…written by Simon Kinberg, directed by Bryan Singer, starring Hugh Jackman, James McAvoy, Michael Fassbender, Jennifer Lawerence, Ian McKellan, and Patrick Stewart.
Having enjoyed X-Men – First Class quite a lot, and with this latest X-movie drawing from some of the best X-Men comics runs of the late 80’s and early 90’s, we were really looking forward to X-Men – Days of Future Past. Time travel and the mutant apocalypse – with Bryan Singer back to direct and all the relevant cast reprising their roles. And enjoy this movie we did. In fact, I believe this as my favorite X-movies from the series, which also places it in our top few for all super hero movies.
The premise, as with most time travel movies, deals with traveling backwards to alter history to avert catastrophe. In this case we have a near future in which mutants have been rounded up or hunted to near extinction by the familiar (to comics fans) Sentinel robots. Some of the X-Men continue to hold-out, as we learn, through Kitty Pryde’s mutant power to send a person’s consciousness back to their past self a few minutes. This allows the X-Men to alter the present and avoid the inevitable mass Sentinel assault by a few moments. But more and more Sentinels are coming each time, so when the X-Men rendezvous with Professor X, Magneto, Wolverine, and some others, they decide to try something new.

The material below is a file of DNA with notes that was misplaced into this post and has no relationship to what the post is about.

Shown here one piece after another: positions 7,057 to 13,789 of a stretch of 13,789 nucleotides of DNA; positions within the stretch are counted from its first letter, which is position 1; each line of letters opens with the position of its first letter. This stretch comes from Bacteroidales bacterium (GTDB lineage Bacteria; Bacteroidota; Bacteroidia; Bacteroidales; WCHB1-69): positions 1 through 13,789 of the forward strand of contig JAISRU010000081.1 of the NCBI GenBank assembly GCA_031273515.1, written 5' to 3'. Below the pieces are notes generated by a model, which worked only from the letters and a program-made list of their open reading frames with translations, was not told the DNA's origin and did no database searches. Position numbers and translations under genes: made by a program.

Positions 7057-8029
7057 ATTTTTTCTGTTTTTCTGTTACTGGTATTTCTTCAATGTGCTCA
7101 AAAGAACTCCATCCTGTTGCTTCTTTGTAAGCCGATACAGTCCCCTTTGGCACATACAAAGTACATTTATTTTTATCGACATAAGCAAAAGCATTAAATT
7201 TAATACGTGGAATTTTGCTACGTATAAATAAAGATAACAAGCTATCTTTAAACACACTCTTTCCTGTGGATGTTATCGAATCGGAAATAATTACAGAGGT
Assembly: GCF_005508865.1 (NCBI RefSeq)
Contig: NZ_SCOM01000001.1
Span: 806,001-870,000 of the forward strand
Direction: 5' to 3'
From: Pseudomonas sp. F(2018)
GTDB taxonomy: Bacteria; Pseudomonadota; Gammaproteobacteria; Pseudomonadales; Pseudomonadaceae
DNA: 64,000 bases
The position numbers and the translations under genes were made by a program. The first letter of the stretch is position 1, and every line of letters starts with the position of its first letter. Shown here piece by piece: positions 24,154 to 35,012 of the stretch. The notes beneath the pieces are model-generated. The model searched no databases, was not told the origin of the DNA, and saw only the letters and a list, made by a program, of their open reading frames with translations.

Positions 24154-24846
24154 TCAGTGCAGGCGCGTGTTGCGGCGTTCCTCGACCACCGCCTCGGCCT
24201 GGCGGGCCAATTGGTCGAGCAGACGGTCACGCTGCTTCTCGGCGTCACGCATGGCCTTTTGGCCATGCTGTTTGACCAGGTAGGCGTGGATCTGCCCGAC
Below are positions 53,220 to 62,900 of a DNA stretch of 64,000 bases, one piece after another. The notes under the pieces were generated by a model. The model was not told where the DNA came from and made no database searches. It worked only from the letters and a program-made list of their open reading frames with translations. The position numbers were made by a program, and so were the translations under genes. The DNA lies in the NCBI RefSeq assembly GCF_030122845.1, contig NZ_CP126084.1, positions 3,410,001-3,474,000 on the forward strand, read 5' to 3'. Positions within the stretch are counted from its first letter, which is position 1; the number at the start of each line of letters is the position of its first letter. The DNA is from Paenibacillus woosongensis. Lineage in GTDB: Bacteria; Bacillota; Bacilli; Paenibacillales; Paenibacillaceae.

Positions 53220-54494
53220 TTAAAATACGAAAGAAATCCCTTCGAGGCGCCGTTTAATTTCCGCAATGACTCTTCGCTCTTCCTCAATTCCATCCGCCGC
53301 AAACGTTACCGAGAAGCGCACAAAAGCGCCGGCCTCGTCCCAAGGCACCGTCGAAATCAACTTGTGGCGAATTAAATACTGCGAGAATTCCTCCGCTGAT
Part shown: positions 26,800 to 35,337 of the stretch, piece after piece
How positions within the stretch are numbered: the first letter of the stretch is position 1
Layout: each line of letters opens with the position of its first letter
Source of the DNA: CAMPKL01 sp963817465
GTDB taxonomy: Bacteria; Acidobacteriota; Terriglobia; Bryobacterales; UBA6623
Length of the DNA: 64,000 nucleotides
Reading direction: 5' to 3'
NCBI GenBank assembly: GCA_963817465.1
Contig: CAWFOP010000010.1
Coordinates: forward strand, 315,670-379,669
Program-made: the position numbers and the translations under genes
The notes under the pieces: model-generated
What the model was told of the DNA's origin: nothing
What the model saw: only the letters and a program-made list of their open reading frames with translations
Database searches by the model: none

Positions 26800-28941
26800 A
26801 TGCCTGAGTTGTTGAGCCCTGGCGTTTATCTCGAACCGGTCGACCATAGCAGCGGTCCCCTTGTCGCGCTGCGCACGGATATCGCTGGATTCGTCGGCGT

The Professor and Magneto think they’ve determined a key point in history – in 1971 – when the U.S. Government under Nixon first approved the Sentinel robot program. The tipping point came when Mystique killed the man responsible for designing the Sentinels, Dr. Bolivar Trask. What she didn’t realize is that even though she delayed the Sentinel program by decades, the program continued, and Trask’s understudies managed to collect some of her mutant DNA as a result. They eventually manage to incorporate the DNA and Mystique’s shape-shifting powers into their technology, making the Sentinels so adaptable and lethal in the future. Continue reading
…written by Christopher Marcus and Stephen McFeely, based on an Ed Brubaker story; directed by Anthony Russo and Joe Russo; starring Chris Evans, Scarlet Johansson, Samuel L. Jackson, Anthony Mackie, Sebastian Stan, and Robert Redford.
These Marvel movies just keep hitting the target. Thor – The Dark World was excellent, X-Men – Days of Futures Past looks fantastic based on the trailers, and we’re optimistic for the next Spider-man movie this summer as well. The only one we’ve panned of late was Iron Man 3 (because, gah.) So with the the great early buzz, we were anticipating Captain America: The Winter Soldier, and we weren’t disappointed. This is another great super hero movie.
It’s a different kind of super hero movie, though. Based on comics by Ed Brubaker, the story involves serpentine conspiracies and secrets and healthy mistrust of those in power. Pretty much par for the course with Hollywood’s take on the espionage game. This movie features Cap and Black Widow as Shield’s two prime field agents, chasing down bad guys and running ops for Nick Fury. When one of these ops goes sideways, Cap gets suspicious of Fury’s motives and goals. He becomes even more concerned when Fury shows him the strategic plan to launch three additional heli-carriers capable of linking up with surveillance satellites and securing Shield’s military dominance in the world.